Post-revolution blues

The Egyptian public’s initial high hopes for a better future have largely dissipated

Protester in Egypt521 (photo credit: ABDALLAH DALSH / REUTERS)
Protester in Egypt521
(photo credit: ABDALLAH DALSH / REUTERS)
While much of the region’s attention is naturally focused on the progressive disintegration of the Syrian state, the Egyptian ship of state is sailing through steadily rougher waters, with no sign of calmer seas in sight.
At the eye of the storm are President Mohammed Morsi and his Muslim Brotherhood movement.
Ten months after Morsi’s historic election as president, he and his cohorts have displayed much incompetence, failing to knit together a broad consensus which would ensure social peace and begin ameliorating the country’s dire economic straits. If anything, the new Egypt appears more polarized than ever and the public’s initial high hopes for a genuinely better future have largely dissipated.
As one disgruntled cab driver told an Egyptian blogger, “[former president Hosni] Mubarak was a thief, but at least I never waited for hours in a queue trying to put some gas in my car.”
One ongoing difficulty is posed by the fact that the military and judicial systems remain commanded and staffed by holdovers from the Mubarak era, with all of the attendant privileges that came with it. As such, they take a dim view of the Brotherhood’s own heavy-handed attempts to gain control over their institutions, including the Public Prosecutor’s Office and the Constitutional Court. An as yet unpublished report commissioned by Morsi to investigate the violence during the Tahrir uprising, which overthrew Mubarak, apparently is a searing indictment of the security forces, which can only make them that much more hostile to the regime.
In the area of human rights, the picture is particularly grim, to the dismay of liberal and youthful elements of Egyptian society who played such a crucial role in the uprising. A new draft law being advanced by the Brotherhood-dominated Shura Council will severely restrict the freedom of domestic NGOs to operate outside of government control. Meanwhile, the breakdown of order and public safety has put women at unprecedented risk. And government sanctioned torture of opposition protesters may be even worse than before.
For decades, the increasing potency of the Islamist current in Egypt has been of concern to its Coptic Christian minority (some 10 percent of the population). These concerns, and violent sectarian incidents, have dramatically spiked since the revolution, and untold numbers of Copts have emigrated.
More than a score of Copt protesters were killed by the security forces in October 2011; early in April, five Copts were killed and shops and homes belonging to Copts were burned by Muslim militants in a northern Cairo district. Moreover, their funeral procession was attacked with gunfire, and the Coptic Orthodox Cathedral in Cairo itself was attacked with firebombs during subsequent violent clashes between Islamists and Copts that left two persons dead and almost 100 injured.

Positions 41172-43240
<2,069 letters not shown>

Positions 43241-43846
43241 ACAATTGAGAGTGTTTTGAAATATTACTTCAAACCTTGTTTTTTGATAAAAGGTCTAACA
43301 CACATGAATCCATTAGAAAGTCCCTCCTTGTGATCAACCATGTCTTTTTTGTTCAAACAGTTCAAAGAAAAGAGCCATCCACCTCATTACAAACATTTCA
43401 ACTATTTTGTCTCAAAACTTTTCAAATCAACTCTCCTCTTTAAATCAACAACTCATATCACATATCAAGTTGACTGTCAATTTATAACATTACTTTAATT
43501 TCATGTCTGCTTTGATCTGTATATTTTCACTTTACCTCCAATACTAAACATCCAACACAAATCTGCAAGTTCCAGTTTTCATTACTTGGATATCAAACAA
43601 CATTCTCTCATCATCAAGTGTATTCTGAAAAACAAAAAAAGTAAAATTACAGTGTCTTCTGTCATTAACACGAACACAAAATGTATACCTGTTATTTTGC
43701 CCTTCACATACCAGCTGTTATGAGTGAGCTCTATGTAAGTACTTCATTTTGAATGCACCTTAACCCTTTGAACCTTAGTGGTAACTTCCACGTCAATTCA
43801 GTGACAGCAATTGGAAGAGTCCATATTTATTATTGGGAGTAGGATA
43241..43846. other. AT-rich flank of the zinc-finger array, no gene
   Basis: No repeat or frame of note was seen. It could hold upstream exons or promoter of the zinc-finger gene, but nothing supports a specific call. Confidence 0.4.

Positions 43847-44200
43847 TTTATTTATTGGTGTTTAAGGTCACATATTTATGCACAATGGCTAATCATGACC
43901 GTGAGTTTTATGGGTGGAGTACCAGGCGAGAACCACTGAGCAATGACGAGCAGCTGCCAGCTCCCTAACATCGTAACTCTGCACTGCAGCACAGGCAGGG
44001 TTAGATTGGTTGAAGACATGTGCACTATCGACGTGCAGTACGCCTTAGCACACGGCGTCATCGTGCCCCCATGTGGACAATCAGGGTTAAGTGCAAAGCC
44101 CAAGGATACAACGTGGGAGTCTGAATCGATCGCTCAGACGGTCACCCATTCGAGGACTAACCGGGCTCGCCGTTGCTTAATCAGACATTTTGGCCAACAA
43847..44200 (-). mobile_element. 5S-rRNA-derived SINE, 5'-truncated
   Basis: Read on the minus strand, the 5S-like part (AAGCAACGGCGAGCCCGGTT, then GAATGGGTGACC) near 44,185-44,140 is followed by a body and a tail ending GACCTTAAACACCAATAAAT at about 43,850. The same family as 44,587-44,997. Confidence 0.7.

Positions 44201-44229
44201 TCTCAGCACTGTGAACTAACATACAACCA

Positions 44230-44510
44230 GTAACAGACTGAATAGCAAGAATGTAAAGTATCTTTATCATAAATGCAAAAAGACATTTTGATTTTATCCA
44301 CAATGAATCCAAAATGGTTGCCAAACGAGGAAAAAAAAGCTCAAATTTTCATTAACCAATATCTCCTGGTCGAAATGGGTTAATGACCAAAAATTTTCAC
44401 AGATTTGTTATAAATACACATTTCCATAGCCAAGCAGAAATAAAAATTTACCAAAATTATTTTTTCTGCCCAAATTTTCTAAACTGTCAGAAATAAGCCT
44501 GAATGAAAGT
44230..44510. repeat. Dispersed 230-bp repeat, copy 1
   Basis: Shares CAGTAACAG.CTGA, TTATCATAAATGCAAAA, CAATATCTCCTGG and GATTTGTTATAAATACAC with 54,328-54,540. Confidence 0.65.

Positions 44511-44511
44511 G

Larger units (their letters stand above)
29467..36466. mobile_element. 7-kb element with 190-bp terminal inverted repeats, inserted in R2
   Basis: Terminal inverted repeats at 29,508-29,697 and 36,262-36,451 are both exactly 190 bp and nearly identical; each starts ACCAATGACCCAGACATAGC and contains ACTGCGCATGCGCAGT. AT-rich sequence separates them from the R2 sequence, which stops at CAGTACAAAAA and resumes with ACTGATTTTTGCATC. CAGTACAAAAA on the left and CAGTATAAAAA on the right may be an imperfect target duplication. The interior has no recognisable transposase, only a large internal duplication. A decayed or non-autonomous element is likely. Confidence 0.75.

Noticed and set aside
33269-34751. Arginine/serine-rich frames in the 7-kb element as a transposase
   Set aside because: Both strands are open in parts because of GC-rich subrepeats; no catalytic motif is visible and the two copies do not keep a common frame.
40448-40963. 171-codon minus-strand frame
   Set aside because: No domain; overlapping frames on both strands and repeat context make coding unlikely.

Coptic leaders laid the blame squarely at the feet of the authorities for failing to protect their community and sacred sites, and tolerating incitement from radical Islamist preachers.
Underpinning all of Egypt’s troubles is the perilous state of the economy. The official unemployment rate reached 12.7 percent at the end of 2012, direct foreign investment has dwindled (apart from Qatar’s generous input), vital tourism revenues are 20 percent below those of 2010, the country’s budget deficit stands at 9.5 percent of GDP, and Egypt’s foreign currency reserves can cover only three months of imports.
The government has announced plans to cut wheat imports by 10 percent, but domestic production cannot fill the gap that will be left. Negotiations with the IMF for a $4.8 billion loan are moving forward, but will require the government to make huge cuts in basic subsidies, with all of the attendant political and social costs.
The ailing Mubarak, still on trial in Cairo, was wheeled into a courtroom mid- April. He seemed more animated and even defiant than at any time since his overthrow.
Perhaps he was trying to convey a message of “I told you so.”
In any event, Egypt’s ongoing troubles confirm that toppling an entrenched authoritarian regime, however difficult, is simpler than constructing a cohesive, productive and legitimate new order.
The author is a Principal Research Fellow at the Moshe Dayan Center for Middle Eastern and African Studies, Tel Aviv University.